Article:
If I was a developer that only worked on proprietary software, would I be justified in calling out people who prefer to use open source software as being “highly discouraging and self entitled”?

                  Notice how you’re suggesting that people should just sacrifice their free time, instead of selling out, what’s the problem?

                  I think that’s a poor representation of my position here. At no point have I said anyone is obligated to work for free, I haven’t shamed anyone for “selling out” as you put it. I’ve simply said that I would prefer to use software that doesn’t require sponsorship from a for profit organization to exist.

                  Again, I think the OSS/proprietary analogy works well. I don’t think people who work on closed source commercial software have “sold out”, I don’t think they’re doing something wrong. But I prefer to use open source software because I think there are advantages on both philosophical and practical grounds. Same thing here.

                  The point was, if you haven’t maintained a popular project … then your oppinion is actively harmful

                  I’m sorry but this reads a lot like “you don’t have the same experiences as me so you’re wrong”. I haven’t couched my argument in my experience, so trying to say I don’t have X, Y and Z qualification to speak on the matter doesn’t really do anything for your case here.

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                    Asking for “evidence” in this is completely ridiculous, it’s not like you’re expecting some sort of study. Would a randomized controlled trial be enough? Let’s not do sealioning.

                    As for my argument being about experience, yes, that’s exactly what I’m saying, it’s good that we understand each other.

                    Have a good day.

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                      Asking for “evidence” in this is completely ridiculous, it’s not like you’re expecting some sort of study. Would a randomized controlled trial be enough?

                      Some kind of systematic evaluation of data would seem reasonable. A systematic observational analysis would seem like a reasonable place to start, I haven’t said anything about controls or randomization.

                      Surely you see the issue with leaning entirely on anecdotal evidence right? Like if I provide an anecdote about a successful project that didn’t involve corporate support have I made a compelling case for my position in your mind? If not, how is what you’re doing any different?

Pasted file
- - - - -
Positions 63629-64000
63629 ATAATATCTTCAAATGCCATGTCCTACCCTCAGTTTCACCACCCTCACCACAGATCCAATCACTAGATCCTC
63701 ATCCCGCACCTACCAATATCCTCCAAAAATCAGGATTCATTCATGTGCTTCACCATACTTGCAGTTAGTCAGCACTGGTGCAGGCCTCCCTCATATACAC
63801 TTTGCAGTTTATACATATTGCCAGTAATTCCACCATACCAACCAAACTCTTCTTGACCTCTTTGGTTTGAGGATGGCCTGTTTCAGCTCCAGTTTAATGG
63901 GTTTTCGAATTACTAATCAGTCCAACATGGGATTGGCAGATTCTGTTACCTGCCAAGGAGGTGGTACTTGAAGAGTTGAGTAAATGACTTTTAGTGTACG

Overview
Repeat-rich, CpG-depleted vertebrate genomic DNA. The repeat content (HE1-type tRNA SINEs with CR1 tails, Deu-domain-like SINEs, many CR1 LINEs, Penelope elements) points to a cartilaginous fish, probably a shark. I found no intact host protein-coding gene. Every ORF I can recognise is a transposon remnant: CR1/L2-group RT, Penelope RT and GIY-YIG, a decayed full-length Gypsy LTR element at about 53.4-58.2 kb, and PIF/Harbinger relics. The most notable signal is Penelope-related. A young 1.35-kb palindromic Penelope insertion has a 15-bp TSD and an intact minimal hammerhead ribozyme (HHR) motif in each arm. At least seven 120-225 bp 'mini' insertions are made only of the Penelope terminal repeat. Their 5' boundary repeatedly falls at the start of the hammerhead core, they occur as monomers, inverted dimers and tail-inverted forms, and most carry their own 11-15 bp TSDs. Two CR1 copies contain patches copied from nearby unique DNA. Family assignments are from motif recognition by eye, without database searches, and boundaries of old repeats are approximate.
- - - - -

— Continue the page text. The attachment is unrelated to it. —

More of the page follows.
As for my argument being about experience, yes, that’s exactly what I’m saying, it’s good that we understand each other.

                      Well I guess it is good that we understand each other, although I’ve make it clear why I don’t think you asking me or anyone else to simply take your word on the matter is reasonable. And again, even if you think you’ve conclusively ruled out the possibility of volunteerism software development at scale you don’t seem to have addressed at any point the issues with corporate sponsorship of OSS which was kind of the central point I was making.

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        I’ve written in one of the comments that if projects don’t receive sponsorship in some form, money or contributions from people on a payroll, such projects die. But here’s the other edge of that knife …

        Projects get built for 2 reasons:

        1. self interest, to solve your own problems
        2. to have users, either to sell a complementary or maybe because we like the thrills or we have some higher ideals

        When you have users, you cannot complain that those users don’t contribute. That’s not how this works. This is why I don’t like the usage of “Free and Open Source Software (FOSS)” to describe such work:

        • either you believe in Free Software, in which case the contributions have a sociopolitical factor to them
        • or if not then “Open Source” is already that neutral term to describe what you’re doing
        • projects can be both, you can say about Firefox that it is FOSS; but not people, i.e. you can’t say that you’re working on FOSS; your motivation perfectly describes the camp you’re in and you’d better have that motivation clear

        This is relevant because: